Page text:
BBC’s Bowen saw no human shields in Gaza – but reports them in Mosul

The BBC has recently produced several reports concerning an incident in Mosul, Iraq, in which a large number of civilians are alleged to have been killed during a strike on ISIS forces.

Battle for Mosul: US investigating deadly air strike‘ BBC News website, March 25th 2017

“The US military has acknowledged that aircraft of the coalition fighting so-called Islamic State (IS) in Iraq hit a location in west Mosul where dozens of civilians were reportedly killed. […]

The US Central Command said the planes acted at the request of Iraqi security forces. It did not name which country’s aircraft carried out the attack.

In its statement, it said “an initial review of strike data” indicated that an air strike on 17 March was carried out in western Mosul “at the location corresponding to allegations of civilian casualties”.

The coalition “takes all allegations of civilian casualties seriously and a formal Civilian Casualty Credibility Assessment has been opened to determine the facts surrounding the strike”, it went on.

The details of what happened are still unclear, but reports have suggested the strikes killed more than 100 people. The number of victims could not be independently confirmed.”

UN fears 200 died in coalition air strikes on Mosul‘ BBC News website, March 25th 2017

“The United Nations has raised grave concerns about reports of high civilian casualties in the Iraqi city of Mosul.

A senior UN official in Iraq said she was stunned by accounts of “terrible loss of life”, after claims that at least 200 people had been killed in air strikes by the US-led coalition.”

Mosul offensive: Iraq denies air strike caused civilian deaths‘ BBC News website, March 26th 2017

“Iraq’s military has cast doubt on reports that an air strike by the US-led coalition caused the deaths of dozens of civilians in west Mosul.

Instead it blamed explosive booby-traps set by so-called Islamic State (IS).

The US said on Saturday that it was investigating an air strike on 17 March at “the location corresponding to allegations of civilian casualties”.”

The BBC’s Middle East editor Jeremy Bowen was in Mosul when those allegations concerning civilian casualties emerged.

Thousands flee Mosul over fear of air strikes‘ Jeremy Bowen, BBC television news and BBC News website, March 25th 2017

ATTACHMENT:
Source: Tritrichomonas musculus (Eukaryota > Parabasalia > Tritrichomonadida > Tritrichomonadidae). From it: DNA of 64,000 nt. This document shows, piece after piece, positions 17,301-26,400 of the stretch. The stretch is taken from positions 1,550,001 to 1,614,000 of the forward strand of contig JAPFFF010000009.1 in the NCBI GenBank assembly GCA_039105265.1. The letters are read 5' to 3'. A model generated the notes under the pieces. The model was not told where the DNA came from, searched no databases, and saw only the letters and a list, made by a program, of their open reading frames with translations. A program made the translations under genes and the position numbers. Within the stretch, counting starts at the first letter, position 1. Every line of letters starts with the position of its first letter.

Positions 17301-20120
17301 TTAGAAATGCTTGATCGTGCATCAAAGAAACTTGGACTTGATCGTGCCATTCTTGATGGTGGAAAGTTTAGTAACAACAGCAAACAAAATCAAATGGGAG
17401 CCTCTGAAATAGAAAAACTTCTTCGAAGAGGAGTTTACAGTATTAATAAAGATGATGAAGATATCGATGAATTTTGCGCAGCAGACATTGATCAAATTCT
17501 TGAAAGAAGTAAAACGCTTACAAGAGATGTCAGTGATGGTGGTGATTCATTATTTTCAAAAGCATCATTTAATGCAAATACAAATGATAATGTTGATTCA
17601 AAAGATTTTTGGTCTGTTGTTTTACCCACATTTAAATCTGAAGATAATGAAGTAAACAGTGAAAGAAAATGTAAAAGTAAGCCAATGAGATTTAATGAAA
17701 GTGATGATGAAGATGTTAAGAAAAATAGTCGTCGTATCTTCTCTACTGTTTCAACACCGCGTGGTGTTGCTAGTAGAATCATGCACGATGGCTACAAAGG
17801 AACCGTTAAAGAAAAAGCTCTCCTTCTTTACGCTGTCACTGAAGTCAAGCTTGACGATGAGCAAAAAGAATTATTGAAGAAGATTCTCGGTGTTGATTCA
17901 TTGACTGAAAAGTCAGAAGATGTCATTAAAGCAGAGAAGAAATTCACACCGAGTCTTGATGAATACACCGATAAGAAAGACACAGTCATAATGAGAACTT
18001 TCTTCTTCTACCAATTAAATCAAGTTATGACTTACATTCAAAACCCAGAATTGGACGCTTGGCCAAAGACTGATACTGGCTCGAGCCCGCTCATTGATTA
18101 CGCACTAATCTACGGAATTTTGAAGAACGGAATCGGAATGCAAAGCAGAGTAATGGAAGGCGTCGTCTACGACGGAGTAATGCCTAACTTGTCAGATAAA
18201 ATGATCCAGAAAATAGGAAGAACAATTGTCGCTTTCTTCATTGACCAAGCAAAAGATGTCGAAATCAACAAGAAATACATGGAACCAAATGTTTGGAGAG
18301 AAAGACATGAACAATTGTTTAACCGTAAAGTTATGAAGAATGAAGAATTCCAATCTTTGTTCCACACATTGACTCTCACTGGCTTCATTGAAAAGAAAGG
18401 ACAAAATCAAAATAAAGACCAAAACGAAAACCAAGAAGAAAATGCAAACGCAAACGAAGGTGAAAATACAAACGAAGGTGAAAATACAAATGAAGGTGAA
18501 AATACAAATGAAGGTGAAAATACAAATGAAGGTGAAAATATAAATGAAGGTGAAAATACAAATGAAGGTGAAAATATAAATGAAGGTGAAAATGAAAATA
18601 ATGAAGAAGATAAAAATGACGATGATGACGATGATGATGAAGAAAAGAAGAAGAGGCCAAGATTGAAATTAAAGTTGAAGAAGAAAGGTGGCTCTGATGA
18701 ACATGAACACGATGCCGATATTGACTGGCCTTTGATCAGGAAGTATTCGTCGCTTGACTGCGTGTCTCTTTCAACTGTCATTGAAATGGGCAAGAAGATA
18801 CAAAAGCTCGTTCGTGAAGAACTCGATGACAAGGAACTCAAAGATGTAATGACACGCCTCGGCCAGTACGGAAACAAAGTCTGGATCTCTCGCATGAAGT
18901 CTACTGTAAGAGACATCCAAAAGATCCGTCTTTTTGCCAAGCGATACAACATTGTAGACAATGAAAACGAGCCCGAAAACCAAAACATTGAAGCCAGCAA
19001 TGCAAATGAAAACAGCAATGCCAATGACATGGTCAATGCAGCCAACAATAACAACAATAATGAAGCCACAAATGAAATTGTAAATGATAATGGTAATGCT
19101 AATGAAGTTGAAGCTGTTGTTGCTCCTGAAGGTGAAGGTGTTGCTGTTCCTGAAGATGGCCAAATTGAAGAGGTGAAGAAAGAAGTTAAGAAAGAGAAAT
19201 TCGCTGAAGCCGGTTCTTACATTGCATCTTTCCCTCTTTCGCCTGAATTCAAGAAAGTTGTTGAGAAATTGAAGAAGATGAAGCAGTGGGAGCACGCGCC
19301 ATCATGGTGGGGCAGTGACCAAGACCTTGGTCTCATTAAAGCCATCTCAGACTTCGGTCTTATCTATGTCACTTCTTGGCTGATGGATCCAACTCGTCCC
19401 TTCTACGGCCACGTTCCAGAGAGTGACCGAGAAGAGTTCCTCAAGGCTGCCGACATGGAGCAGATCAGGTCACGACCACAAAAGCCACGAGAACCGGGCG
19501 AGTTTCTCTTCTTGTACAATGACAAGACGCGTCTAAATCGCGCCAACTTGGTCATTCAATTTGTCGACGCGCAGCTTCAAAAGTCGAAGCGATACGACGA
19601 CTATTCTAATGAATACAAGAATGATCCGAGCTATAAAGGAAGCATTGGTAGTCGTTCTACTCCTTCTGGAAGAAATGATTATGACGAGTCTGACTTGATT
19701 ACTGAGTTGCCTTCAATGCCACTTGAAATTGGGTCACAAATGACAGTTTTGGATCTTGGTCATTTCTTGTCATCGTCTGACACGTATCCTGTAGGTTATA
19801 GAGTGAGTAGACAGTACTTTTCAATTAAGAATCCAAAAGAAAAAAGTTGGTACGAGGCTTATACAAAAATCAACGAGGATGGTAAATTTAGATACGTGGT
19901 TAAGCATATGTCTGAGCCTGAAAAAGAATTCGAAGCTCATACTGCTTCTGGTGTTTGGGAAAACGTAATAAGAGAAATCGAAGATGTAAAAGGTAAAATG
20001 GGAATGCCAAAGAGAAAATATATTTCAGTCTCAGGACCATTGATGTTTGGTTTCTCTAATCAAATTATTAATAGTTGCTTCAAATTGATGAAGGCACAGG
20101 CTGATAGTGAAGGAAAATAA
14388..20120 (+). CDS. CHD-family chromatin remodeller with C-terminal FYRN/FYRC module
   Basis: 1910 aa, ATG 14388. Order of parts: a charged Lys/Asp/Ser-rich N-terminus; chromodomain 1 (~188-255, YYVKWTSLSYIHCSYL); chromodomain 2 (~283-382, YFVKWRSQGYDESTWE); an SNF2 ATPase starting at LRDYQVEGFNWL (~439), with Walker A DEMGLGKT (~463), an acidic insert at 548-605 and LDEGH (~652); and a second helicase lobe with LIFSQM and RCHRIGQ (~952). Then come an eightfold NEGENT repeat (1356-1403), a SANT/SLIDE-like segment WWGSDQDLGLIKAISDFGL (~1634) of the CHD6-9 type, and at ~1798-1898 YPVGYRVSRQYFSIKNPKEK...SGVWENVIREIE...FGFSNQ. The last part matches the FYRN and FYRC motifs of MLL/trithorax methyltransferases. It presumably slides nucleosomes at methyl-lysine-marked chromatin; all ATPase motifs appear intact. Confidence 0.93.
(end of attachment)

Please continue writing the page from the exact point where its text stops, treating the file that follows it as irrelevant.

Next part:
“The people who’ve been coming in have been talking about what they’ve been through. They’ve talked about airstrikes that have come in in the last few days and killed – as well as killing people from Islamic State – have killed hundreds of civilians. They’ve complained that the jihadists have used them as human shields. But they’ve also – in tears and in anger – spoken very bitterly about the effects of airstrikes on civilians. I spoke to multiple witnesses who said that there are perhaps hundreds of bodies still lying in the rubble that people can’t get to.”

‘No pause to attacks against IS’ in West Mosul‘ Jeremy Bowen, BBC television news and BBC News website, March 26th 2017

“Earlier there were some suggestions that the Iraqis had paused their offensive because of the airstrike that killed so many civilians but the evidence here is that is not happening…”

“…I’ve seen them [Iraqi forces] using some quite primitive, inaccurate weapons. Now that may help when it comes to killing the fighters from the jihadist group Islamic State but if they’re inaccurate they may well also kill more civilians if civilians are in the area that is being attacked.”

Death is all around in Mosul‘ Jeremy Bowen, BBC radio, March 27th 2017

Bowen: “He [interviewee Mahmoud] was furious that so many civilians had died in the airstrikes.”

Mahmoud: “They are still under the rubble. No-one has saved them yet. The airstrikes are non-stop. They are happening 24 hours a day. They are killing innocent people. Why are they attacking us? We did not do anything wrong.”

Bowen: “Do you think this is the way to fight Daesh – to fight Islamic State?”

Mahmoud: “It’s not the right way to fight ISIS because it doesn’t distinguish between civilians and ISIS fighters. The fighters are living among civilians. They enter the houses by force and when an airstrike hits it kills both the fighters and civilians. They use civilians as human shields.”

In July 2014 Jeremy Bowen produced several reports from the Gaza Strip concerning civilian casualties.

Israel defends Gaza military campaign‘ Jeremy Bowen, BBC television news, July 11th 2014

Gaza crisis: Death toll from Israeli strikes ‘hits 100’  Jeremy Bowen, BBC television news, July 11th 2014

“Israel says it tries hard to make sure civilians don’t get killed. It says it targets Hamas and its fighters. […] The UN human rights commissioner says there’s serious doubt Israel is complying with the laws of war that protect civilians.”

Israel-Gaza conflict: Home for disabled hit in Beit Lahiya  Jeremy Bowen, BBC television news, July 12th 2014 (discussed here)

Bowen: “Belligerents are obliged under the laws of war to protect civilians. The UN has already asked whether Israel is working in the way that it should to fulfil those obligations. After the attack on the centre for the disabled, it is clear that the Israelis have some serious questions to answer.”